5. Skip the sprays (go for lotion instead).
The convenience of a spray may seem tempting, but spotty application is almost guaranteed — just think about windy gusts blowing half of your sunscreen away. Sprays have recently become a popular offering, because it seems like they save you from having to rub them in. But if you check the label, you actually must rub them in to work.
Plus, you can't actually measure how much you've applied on your skin (remember, at least a shot glass worth each hour!). Another drawback? They are easy to inhale, which isn't ideal. Lotion is the safest format, and if you're using enough of a good product, like our picks, it should not be difficult or tedious to spread.
4. There's no such thing as a "waterproof" or "sweatproof" sunscreen. Waterproof sunscreen is an urban myth.
When shopping for a sunscreen, the "waterproof" feature is somewhat of an urban myth. You should never count on sunscreen to stick to your skin after swimming or working out — plus, per FDA regulation, sunscreen can only claim water-resistance for up to 80 minutes before reapplication.
If you do go in the water, it's important to reapply immediately after you get out. If you plan to be in the water for longer than an hour or so — say, if you're surfing or long-distance swimming — wear protective clothing instead.
3. Not all sunscreens use the same method protection. Try a chemical sunscreen to avoid looking chalky.
There are two main sunscreen formulas on the market: physical (which reflects beams away) and chemical (which soaks up rays before they hit your skin). Some companies even offer a hybrid version of both.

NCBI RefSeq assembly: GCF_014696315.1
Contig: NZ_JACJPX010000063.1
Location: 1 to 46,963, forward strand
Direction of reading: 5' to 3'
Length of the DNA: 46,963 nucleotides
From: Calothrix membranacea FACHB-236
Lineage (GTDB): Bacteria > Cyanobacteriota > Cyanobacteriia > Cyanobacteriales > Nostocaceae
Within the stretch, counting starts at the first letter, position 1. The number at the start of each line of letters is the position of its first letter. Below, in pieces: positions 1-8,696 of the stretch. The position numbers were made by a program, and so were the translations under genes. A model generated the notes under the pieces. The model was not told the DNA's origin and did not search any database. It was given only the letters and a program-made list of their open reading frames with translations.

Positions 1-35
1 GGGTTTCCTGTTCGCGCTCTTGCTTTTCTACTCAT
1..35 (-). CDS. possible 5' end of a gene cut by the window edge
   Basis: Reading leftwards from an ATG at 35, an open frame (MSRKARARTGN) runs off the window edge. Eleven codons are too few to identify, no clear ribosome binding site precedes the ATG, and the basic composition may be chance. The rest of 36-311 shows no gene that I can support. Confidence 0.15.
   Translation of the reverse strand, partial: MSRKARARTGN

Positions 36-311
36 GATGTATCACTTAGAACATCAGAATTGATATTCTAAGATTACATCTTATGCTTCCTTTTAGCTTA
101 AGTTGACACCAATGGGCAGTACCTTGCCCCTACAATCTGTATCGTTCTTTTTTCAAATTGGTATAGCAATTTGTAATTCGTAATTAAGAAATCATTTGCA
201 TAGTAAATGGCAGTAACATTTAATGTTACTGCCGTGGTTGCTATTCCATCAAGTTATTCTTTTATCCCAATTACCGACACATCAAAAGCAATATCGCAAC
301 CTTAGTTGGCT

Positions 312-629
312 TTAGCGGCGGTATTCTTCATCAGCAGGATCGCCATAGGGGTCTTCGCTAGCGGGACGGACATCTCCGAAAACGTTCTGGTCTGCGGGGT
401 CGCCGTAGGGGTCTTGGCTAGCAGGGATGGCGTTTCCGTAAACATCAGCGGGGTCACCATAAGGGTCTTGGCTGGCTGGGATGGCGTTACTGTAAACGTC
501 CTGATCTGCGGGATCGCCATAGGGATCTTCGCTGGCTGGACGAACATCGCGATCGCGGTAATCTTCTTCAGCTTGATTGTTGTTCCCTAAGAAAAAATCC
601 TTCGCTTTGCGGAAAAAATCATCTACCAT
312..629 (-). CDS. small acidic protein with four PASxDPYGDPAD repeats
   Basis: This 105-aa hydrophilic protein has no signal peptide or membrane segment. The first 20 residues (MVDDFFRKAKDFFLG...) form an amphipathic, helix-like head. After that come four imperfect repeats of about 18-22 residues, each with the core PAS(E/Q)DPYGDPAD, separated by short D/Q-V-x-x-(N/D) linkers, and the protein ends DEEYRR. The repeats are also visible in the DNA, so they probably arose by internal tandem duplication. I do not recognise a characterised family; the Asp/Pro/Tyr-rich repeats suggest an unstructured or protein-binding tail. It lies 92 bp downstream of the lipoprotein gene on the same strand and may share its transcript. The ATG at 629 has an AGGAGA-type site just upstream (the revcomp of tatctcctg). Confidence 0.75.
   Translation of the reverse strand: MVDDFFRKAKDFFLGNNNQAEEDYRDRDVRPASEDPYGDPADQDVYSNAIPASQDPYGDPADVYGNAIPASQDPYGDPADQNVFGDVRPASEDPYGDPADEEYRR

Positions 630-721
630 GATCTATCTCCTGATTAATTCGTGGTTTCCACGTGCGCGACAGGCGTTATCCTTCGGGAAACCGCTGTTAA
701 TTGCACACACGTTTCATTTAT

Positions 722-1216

Generally speaking, physical sunscreens (those with zinc oxide and titanium oxide in the ingredients) are the ones that tend to appear white on the skin, Chemical sunscreens, that use oxybenzone and avobenzone, [usually] dry to a much more subtle finish. If a physical sunscreen is making you look chalky, try a chemical sunscreen instead.
Other than that, the only reason to choose one over the other is personal preference.
2. But, how you apply matters more. Apply a shot-glass worth every hour
According to a dermatologists The Sweethome spoke to as well as multiple academic papers and studies they referenced, you should apply a shot-glass-size worth of sunscreen (or about an ounce) every hour that you're outside. According to the research, most of us only use about a quarter to a half of what is actually needed to receive the advertised SPF benefits.
To make the most of your sunscreen, you should apply at least 30 minutes before you go outside, then once again each hour and every time after you swim and/or sweat. Sound like a lot of lotion? It is. Which means the more affordable your sunscreen the better.
This is an article from Today.com and with summer hear we all need to take note of this information if we plan on being in the sun.
1, Yes, SPF matters – Go for SPF 40 or above and apply liberally
Let's start with the basics. While Consumer Reports recently discovered that some SPF 60+ sunscreens didn't meet the claim on their label, you should still pay attention to that little number on the bottle. Use SPF 40+ as a benchmark and apply liberally (more on that later) to help reduce your chances of reddening, sunburn, wrinkles, liver spots, skin sagging and, most of all, skin cancer.
SPF stands for 'sun protection factor' and is a rough measure of how well the sunscreen can keep your skin from getting damaged by the sun. SPF 50 blocks 98 percent of the rays attacking your skin, and lower SPFs block less.
Equally as important? The amount of UVA and UVB protection listed. It's not hype at all! UVA and UVB rays cause different types of damage; Generally speaking, UVB rays cause sunburn, and UVA cause deeper, longer-term damage like wrinkles. "Both UVA and UVB contribute to skin cancer, so it's important to have a sunscreen that can block both